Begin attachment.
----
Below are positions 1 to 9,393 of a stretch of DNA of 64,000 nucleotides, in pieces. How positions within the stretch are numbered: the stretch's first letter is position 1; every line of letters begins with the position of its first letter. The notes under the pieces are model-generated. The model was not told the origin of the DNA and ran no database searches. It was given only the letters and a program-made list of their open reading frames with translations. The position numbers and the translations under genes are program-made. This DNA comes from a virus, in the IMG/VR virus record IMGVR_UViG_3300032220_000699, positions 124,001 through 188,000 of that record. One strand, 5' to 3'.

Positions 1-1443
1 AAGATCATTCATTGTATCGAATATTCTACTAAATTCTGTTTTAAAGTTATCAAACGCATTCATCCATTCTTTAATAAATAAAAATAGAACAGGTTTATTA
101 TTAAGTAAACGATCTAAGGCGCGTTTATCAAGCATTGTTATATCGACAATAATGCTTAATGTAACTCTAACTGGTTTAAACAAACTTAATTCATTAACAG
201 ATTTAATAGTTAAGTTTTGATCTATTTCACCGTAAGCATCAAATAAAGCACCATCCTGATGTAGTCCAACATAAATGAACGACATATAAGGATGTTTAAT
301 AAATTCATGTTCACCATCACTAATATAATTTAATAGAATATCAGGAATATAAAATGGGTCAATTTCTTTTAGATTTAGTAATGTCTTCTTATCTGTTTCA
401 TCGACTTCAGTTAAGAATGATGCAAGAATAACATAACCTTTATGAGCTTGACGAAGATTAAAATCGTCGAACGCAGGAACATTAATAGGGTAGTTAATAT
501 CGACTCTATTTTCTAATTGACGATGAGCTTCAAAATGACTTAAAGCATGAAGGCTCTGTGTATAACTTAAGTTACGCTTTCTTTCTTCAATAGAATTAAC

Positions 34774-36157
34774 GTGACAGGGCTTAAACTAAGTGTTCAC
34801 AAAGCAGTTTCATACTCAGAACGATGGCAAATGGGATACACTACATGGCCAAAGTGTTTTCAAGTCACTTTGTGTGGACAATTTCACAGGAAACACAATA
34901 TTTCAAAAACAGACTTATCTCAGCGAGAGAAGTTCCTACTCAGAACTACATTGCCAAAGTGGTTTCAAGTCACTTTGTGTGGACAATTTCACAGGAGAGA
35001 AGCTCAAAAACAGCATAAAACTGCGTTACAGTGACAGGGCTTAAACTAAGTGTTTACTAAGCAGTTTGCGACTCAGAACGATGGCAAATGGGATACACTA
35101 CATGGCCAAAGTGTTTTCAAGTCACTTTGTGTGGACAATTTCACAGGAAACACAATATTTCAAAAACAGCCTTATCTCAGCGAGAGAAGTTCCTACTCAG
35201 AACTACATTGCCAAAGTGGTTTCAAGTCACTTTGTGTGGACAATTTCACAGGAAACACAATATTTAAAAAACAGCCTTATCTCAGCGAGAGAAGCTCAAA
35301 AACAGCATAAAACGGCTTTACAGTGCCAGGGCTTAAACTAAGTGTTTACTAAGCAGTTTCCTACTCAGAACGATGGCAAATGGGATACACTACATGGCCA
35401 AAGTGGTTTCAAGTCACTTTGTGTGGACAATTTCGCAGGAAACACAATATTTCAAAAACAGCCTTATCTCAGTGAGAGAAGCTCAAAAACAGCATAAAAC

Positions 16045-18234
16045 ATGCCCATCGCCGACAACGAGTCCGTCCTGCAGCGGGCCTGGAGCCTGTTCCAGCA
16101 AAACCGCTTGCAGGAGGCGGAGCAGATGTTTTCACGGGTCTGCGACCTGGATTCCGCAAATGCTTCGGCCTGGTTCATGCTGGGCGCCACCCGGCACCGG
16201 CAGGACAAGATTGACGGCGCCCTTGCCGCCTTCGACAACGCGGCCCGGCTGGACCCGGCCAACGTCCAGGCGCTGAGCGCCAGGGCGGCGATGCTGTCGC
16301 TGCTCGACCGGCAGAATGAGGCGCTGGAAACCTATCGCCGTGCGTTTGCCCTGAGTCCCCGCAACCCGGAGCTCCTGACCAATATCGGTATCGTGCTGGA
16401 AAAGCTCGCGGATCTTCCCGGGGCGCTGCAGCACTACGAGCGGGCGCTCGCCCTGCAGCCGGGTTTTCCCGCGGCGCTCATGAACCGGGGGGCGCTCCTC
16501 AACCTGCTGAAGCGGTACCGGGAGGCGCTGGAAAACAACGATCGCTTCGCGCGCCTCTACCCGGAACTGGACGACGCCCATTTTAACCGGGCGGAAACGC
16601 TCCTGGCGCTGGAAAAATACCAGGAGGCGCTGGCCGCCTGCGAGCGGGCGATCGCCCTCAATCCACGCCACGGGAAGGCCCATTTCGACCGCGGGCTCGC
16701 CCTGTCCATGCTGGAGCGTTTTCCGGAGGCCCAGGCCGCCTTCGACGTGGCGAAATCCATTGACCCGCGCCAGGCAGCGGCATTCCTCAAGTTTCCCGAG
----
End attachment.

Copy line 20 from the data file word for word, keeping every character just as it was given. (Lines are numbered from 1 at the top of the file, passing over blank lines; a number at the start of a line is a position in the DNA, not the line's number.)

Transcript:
16101 AAACCGCTTGCAGGAGGCGGAGCAGATGTTTTCACGGGTCTGCGACCTGGATTCCGCAAATGCTTCGGCCTGGTTCATGCTGGGCGCCACCCGGCACCGG